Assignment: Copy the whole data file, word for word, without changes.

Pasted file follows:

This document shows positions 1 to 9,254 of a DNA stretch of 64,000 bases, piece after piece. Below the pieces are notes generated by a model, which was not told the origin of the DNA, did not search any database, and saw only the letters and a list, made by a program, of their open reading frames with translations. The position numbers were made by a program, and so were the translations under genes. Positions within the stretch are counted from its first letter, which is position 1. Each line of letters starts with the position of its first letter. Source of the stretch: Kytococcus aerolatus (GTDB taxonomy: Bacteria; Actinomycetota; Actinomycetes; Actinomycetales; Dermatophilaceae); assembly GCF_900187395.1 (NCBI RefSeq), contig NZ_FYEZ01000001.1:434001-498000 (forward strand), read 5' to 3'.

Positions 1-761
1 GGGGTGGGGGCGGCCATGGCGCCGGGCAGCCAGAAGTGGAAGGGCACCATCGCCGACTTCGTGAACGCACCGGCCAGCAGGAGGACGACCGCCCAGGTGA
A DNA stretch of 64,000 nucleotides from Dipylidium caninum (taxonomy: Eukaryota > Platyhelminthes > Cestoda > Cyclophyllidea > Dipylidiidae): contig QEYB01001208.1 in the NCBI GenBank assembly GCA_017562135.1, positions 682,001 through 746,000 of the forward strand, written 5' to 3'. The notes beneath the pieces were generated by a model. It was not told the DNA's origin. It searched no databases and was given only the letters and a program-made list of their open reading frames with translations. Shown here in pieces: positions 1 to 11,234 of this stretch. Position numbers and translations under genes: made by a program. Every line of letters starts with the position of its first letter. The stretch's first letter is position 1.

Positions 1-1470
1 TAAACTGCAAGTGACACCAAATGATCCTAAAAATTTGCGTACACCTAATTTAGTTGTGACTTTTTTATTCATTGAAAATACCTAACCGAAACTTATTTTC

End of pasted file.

This document shows positions 1 to 9,254 of a DNA stretch of 64,000 bases, piece after piece. Below the pieces are notes generated by a model, which was not told the origin of the DNA, did not search any database, and saw only the letters and a list, made by a program, of their open reading frames with translations. The position numbers were made by a program, and so were the translations under genes. Positions within the stretch are counted from its first letter, which is position 1. Each line of letters starts with the position of its first letter. Source of the stretch: Kytococcus aerolatus (GTDB taxonomy: Bacteria; Actinomycetota; Actinomycetes; Actinomycetales; Dermatophilaceae); assembly GCF_900187395.1 (NCBI RefSeq), contig NZ_FYEZ01000001.1:434001-498000 (forward strand), read 5' to 3'.

Positions 1-761
1 GGGGTGGGGGCGGCCATGGCGCCGGGCAGCCAGAAGTGGAAGGGCACCATCGCCGACTTCGTGAACGCACCGGCCAGCAGGAGGACGACCGCCCAGGTGA
A DNA stretch of 64,000 nucleotides from Dipylidium caninum (taxonomy: Eukaryota > Platyhelminthes > Cestoda > Cyclophyllidea > Dipylidiidae): contig QEYB01001208.1 in the NCBI GenBank assembly GCA_017562135.1, positions 682,001 through 746,000 of the forward strand, written 5' to 3'. The notes beneath the pieces were generated by a model. It was not told the DNA's origin. It searched no databases and was given only the letters and a program-made list of their open reading frames with translations. Shown here in pieces: positions 1 to 11,234 of this stretch. Position numbers and translations under genes: made by a program. Every line of letters starts with the position of its first letter. The stretch's first letter is position 1.

Positions 1-1470
1 TAAACTGCAAGTGACACCAAATGATCCTAAAAATTTGCGTACACCTAATTTAGTTGTGACTTTTTTATTCATTGAAAATACCTAACCGAAACTTATTTTC